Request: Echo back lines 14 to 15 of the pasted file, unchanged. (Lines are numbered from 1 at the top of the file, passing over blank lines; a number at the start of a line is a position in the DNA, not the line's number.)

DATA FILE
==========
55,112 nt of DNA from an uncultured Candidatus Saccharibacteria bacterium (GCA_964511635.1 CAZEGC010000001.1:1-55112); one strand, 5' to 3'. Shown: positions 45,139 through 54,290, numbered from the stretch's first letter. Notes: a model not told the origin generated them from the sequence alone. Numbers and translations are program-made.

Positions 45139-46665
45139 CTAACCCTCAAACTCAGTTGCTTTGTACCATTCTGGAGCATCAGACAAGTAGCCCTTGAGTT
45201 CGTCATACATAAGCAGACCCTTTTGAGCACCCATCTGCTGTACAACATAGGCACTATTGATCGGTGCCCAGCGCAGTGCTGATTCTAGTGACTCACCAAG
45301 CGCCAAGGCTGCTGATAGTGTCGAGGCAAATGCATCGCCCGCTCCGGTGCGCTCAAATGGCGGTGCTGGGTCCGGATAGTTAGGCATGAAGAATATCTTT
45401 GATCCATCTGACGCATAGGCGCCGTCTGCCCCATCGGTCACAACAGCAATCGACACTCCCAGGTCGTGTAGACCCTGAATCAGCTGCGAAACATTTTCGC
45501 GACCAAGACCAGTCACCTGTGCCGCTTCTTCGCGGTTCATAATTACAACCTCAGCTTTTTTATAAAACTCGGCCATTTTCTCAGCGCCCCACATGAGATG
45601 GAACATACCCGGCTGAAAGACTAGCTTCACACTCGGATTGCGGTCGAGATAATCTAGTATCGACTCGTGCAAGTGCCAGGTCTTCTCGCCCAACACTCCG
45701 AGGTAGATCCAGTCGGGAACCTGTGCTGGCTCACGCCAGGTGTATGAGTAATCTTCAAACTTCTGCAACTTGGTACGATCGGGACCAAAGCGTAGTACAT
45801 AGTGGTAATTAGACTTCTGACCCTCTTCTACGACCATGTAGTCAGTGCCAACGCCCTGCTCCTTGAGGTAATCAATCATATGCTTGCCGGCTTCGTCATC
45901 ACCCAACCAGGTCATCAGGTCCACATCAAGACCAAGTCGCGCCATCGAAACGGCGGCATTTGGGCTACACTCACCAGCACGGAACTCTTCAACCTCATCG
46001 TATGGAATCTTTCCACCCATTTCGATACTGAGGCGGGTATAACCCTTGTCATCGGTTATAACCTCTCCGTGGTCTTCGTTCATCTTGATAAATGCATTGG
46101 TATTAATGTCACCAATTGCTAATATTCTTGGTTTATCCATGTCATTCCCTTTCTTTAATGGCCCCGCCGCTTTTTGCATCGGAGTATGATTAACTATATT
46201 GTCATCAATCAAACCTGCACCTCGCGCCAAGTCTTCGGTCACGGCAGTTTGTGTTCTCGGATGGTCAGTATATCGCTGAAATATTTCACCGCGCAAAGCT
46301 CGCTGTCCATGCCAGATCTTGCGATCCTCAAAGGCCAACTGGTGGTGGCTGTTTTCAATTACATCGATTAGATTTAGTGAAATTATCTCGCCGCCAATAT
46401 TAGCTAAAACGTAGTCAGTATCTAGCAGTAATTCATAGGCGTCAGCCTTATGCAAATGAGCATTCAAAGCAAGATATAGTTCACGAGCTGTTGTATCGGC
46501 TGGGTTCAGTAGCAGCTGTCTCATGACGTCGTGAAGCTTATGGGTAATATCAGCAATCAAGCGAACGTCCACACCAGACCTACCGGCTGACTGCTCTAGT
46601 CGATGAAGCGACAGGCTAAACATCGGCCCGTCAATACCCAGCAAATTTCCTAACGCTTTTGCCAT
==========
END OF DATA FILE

46201 GTCATCAATCAAACCTGCACCTCGCGCCAAGTCTTCGGTCACGGCAGTTTGTGTTCTCGGATGGTCAGTATATCGCTGAAATATTTCACCGCGCAAAGCT
46301 CGCTGTCCATGCCAGATCTTGCGATCCTCAAAGGCCAACTGGTGGTGGCTGTTTTCAATTACATCGATTAGATTTAGTGAAATTATCTCGCCGCCAATAT